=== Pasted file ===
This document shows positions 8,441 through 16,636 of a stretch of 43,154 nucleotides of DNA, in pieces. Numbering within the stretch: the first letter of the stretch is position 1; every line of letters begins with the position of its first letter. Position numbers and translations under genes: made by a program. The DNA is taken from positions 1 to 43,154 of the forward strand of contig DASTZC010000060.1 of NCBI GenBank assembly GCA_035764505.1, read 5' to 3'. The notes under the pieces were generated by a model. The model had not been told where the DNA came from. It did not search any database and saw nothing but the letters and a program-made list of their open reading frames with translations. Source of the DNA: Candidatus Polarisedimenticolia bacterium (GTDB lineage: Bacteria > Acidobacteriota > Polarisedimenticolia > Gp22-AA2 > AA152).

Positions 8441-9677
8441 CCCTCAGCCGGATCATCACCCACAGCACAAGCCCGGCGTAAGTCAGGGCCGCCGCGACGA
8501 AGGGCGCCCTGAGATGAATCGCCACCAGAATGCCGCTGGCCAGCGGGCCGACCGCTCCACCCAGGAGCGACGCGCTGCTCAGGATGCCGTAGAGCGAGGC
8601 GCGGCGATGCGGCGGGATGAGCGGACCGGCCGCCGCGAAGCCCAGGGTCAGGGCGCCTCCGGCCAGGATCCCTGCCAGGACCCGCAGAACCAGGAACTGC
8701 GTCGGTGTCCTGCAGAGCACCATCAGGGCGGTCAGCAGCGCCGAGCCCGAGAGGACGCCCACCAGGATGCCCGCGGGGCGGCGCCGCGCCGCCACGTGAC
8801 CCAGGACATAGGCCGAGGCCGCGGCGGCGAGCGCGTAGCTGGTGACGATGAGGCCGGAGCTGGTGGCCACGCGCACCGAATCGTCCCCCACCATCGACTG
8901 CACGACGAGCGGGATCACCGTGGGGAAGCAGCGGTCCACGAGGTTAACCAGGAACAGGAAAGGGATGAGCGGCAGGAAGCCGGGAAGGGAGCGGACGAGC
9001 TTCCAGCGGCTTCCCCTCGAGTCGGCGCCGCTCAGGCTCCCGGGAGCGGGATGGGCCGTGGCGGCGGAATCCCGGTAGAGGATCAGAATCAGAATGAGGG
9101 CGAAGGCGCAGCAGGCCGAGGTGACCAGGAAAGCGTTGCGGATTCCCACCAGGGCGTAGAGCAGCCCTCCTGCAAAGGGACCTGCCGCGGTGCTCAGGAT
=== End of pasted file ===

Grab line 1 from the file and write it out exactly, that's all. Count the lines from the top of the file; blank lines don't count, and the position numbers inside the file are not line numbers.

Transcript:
This document shows positions 8,441 through 16,636 of a stretch of 43,154 nucleotides of DNA, in pieces. Numbering within the stretch: the first letter of the stretch is position 1; every line of letters begins with the position of its first letter. Position numbers and translations under genes: made by a program. The DNA is taken from positions 1 to 43,154 of the forward strand of contig DASTZC010000060.1 of NCBI GenBank assembly GCA_035764505.1, read 5' to 3'. The notes under the pieces were generated by a model. The model had not been told where the DNA came from. It did not search any database and saw nothing but the letters and a program-made list of their open reading frames with translations. Source of the DNA: Candidatus Polarisedimenticolia bacterium (GTDB lineage: Bacteria > Acidobacteriota > Polarisedimenticolia > Gp22-AA2 > AA152).